I enjoyed this post by Grant Skinner that walks through his view of the evolution of technology and where/how/when tooling starts to come in. Adobe makes tools for web professionals. That’s what we’ve always done and that’s what we’ll do for a long time. You could even paint a broader brush that we make tools for creative people to share their creations. Watching our own evolution over the past year or so with regards to HTML tooling has been very interesting. We got some flack for not moving in earlier, but as Grant rightly points out, tools are a major investment and only once you have stability can you make that investment. It was never a matter of momentum around HTML or a focus on Flash, it was just the fact that things weren’t quite ready for tools.
In fact, I’d argue they still aren’t. But we’ve taken that as something that comes with the web. It’s always evolving, always moving, and while things will start to coalesce more and more, in the end, you have to get in and be ready to move. That’s kind of the approach we’ve taken with Adobe Edge. We just released Preview 4 of Edge which incorporates a lot of features that people have been asking for. Some of it I’m not even sure if it was on the original roadmap. But the Edge team made a conscious decision to be very agile, to build Edge in such a way that it could incorporate customer feedback quickly, and then getting product management on board to do lots of versions very quickly. I think it’s worked out very well and despite being on the earlier side of Grant’s curves, I think Edge will be a very helpful tool for a lot of people because of it.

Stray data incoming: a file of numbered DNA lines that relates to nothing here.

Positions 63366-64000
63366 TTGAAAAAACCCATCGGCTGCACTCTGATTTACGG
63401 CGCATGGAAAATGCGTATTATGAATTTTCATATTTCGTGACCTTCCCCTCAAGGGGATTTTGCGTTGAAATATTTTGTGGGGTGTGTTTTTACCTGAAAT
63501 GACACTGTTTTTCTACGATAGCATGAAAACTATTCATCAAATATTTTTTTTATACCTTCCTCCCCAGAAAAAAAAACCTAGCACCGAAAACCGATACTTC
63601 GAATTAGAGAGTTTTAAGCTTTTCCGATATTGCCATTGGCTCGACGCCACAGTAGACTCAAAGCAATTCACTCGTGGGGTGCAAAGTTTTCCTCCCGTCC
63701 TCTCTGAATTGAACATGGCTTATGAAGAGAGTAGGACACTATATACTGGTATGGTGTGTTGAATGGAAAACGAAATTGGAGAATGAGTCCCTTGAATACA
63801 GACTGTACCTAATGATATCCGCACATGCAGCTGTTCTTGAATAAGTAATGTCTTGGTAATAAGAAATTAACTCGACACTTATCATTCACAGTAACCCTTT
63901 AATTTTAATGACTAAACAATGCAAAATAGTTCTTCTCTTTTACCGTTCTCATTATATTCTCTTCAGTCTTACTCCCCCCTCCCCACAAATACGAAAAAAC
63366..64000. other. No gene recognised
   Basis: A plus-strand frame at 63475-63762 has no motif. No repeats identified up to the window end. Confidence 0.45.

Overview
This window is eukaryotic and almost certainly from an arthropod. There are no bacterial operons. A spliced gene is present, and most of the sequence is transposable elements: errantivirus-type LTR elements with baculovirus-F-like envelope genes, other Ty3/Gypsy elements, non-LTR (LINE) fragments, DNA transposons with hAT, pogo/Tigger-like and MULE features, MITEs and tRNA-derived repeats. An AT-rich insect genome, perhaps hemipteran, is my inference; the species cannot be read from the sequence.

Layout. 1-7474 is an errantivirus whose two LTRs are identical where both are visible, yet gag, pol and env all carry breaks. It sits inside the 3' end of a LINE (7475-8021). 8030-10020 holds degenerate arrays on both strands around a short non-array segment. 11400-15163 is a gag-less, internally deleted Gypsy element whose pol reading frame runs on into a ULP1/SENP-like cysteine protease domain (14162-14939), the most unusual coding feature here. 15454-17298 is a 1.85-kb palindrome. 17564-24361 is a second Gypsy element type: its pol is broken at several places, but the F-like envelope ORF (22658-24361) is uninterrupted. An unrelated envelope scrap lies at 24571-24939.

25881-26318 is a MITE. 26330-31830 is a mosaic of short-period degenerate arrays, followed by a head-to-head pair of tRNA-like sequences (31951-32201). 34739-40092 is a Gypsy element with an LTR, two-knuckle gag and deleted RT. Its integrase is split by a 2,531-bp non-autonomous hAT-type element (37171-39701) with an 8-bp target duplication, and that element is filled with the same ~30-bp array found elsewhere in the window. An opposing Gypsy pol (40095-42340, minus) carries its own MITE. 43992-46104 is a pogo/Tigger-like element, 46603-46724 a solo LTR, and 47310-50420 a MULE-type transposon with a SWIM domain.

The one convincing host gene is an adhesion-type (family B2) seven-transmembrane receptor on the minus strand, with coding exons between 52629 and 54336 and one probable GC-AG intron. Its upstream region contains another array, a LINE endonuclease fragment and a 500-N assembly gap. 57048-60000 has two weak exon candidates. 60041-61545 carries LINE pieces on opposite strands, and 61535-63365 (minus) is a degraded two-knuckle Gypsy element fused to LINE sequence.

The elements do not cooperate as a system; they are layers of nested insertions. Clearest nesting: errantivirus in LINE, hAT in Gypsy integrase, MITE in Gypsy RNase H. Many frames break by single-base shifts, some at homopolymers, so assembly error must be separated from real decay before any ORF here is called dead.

Developer tools are a bit of a different story in terms of both ecosystem and readiness in my mind. There isn’t one, big, HTML IDE that people seem to like (akin to Flash Builder, Eclipse or Visual Studio). Instead people seem to be using a lot of different things and experimenting. What actually seems to be most popular right now are the basic text editors like TextMate or Sublime (my favorite). These seem to be focused on helping smart people work faster. Lots of shortcuts, lots of snippets, but not a lot in terms of helping along the learning process. And I think that’s just where we are now as far as HTML/JS/CSS tooling. But I’m excited to see that evolution as well and see what happens when frameworks get a bit more standardized and more general web developers start jumping into JS more and more. Will those people need a more robust HTML/CSS/JS editor that’s still developer centric? And I think the answer is yes, but I think it’s also tough to really see what that would look like until the JS/HTML/CSS stack is a bit more solid. But I’m excited to watch it and find out. And from what I’ve seen of Adobe’s HTML tooling side, we’re taking a good approach and I’m excited to see what people think as the PMs share more and more of it.